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Adelaide is filled with spunk as she jokes around and assumes the familiar role of hostess for her guests.
Adelaide Intrieri was born to Modesto and Rosa Intrieri in Vandergrift, PA, a small town northeast of Pittsburgh that at the turn of the century, boasted the largest sheet steel mill in the world, an industry that would attract many immigrants to the area.
Befuddled by this request, the family finally deduced from this man’s Sicilian origins, that Sam must be stationed in Sicily, as war letters were highly censored.
On one unexpected day, Sam came home in the middle of the night to the family’s great joy and relief.
As they would sit slurping sodas and meeting friends at the back booth, their relationship grew, so much so that Frank, the owner, wanted to donate the booth to the happy couple when the store went out of business. Adelaide graduated Vandergrift High School in 1944, and as the family didn’t have the means to send her to college, she began working for Ash Shoe Company.
Lundy and Adelaide never needed a proposal to know that they were getting married, and they tied the knot in May of 1950 at St. The store was newly opened by a Jewish man named Mr.
Adelaide made life-long friends with girls that grew up on her street, affectionately coining themselves as the “Nuts Gang.” Her one friend said that they should all get married together and the priest would say, “I present The Mixed Nuts!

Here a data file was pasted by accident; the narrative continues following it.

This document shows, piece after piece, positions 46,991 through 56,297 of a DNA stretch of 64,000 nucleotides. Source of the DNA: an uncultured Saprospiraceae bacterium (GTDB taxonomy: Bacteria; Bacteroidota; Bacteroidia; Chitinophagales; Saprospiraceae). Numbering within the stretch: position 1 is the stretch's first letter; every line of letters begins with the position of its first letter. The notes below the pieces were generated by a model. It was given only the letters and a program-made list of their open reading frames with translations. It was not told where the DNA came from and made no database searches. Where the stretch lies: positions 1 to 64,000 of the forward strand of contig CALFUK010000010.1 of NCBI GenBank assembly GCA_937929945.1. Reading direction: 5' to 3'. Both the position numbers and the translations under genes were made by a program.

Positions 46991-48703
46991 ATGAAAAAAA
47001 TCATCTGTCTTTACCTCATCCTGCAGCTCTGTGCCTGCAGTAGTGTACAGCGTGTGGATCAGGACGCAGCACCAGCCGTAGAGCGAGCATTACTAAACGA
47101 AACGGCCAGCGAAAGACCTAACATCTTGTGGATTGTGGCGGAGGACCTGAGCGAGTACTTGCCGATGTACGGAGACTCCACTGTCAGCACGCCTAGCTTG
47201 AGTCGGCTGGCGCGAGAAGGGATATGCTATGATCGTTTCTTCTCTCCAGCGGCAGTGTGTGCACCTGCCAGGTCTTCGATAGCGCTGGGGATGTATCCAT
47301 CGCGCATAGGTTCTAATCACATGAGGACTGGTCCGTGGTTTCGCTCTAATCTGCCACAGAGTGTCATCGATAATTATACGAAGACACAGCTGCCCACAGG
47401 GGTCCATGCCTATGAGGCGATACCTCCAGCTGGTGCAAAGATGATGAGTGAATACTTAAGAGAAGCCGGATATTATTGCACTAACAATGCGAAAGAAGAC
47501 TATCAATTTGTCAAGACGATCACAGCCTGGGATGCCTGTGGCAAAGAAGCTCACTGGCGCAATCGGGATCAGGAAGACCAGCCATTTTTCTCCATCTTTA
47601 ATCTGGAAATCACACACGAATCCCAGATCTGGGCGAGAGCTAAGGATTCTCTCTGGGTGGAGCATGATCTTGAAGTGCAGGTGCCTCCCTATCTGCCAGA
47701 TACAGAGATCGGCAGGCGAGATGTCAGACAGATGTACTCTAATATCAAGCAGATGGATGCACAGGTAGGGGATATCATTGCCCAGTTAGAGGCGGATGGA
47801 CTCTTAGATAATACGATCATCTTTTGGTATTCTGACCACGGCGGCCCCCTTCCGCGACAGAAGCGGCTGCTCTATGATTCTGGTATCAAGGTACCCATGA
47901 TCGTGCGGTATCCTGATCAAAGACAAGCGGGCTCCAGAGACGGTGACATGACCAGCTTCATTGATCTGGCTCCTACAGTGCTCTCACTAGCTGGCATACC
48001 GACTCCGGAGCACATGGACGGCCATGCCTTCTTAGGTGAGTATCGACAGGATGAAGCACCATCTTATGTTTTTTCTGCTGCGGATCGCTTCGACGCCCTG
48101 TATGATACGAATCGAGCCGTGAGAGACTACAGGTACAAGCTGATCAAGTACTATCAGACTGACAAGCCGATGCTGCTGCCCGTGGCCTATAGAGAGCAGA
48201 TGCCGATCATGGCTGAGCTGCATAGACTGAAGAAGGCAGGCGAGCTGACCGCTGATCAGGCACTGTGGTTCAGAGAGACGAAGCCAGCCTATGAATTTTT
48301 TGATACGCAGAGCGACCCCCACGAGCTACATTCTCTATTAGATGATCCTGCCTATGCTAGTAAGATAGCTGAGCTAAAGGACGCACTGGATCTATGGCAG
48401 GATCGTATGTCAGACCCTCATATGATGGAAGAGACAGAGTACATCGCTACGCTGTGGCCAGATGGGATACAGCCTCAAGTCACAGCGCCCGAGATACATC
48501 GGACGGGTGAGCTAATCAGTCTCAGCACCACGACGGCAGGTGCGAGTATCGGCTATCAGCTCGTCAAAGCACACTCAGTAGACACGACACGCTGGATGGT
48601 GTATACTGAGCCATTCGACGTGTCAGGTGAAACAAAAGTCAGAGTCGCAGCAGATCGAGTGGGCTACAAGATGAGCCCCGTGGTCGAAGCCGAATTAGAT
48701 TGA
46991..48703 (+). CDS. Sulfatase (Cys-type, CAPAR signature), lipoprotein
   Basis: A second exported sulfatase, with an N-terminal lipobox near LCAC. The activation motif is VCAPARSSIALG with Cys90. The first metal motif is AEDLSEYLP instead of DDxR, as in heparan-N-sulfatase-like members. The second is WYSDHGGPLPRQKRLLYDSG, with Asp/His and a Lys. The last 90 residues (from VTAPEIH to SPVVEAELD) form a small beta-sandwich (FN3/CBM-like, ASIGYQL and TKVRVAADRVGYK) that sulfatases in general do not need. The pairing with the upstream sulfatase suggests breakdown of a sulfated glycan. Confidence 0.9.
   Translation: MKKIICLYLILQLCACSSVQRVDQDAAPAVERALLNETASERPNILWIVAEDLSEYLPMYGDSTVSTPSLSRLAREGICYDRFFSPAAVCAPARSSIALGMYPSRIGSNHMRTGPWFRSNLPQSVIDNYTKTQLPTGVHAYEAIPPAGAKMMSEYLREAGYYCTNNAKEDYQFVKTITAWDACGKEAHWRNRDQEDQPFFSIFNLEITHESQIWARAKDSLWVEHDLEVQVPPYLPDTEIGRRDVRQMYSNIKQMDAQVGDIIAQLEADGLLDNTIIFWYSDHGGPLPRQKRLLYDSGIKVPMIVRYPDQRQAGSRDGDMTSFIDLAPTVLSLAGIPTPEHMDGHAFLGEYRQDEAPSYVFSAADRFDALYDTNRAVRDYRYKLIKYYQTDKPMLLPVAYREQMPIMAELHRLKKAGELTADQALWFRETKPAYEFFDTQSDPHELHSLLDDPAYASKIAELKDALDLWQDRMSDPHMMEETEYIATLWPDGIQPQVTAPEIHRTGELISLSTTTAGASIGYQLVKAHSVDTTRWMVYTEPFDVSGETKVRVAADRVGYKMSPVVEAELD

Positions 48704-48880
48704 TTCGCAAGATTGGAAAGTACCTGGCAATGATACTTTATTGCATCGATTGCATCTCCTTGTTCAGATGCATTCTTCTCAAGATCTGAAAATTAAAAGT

” Adelaide explains that this nickname derived from all of their silly antics, constant laughter, and from all the clean fun and adventures that they used to share together.
The decorations in her home recall and pay tribute to the many dear people in her life.
The whole town erupted into celebration and parades when WWII ended, with Adelaide proudly throwing flowers to the crowds in the procession.
The boys coming home from war were struck by how much the girls had grown up during their time away, including Adelaide and her friends.
Different boys would ask her out on dates, but to her chagrin, the strict rules of her Italian parents, not unlike many other “paesans” at the time, forbade her to date or bring boys to the house.
Word spread fast in the small community, and on one occasion, her mother was informed when she was spotted clutching a man’s arm while crossing the street.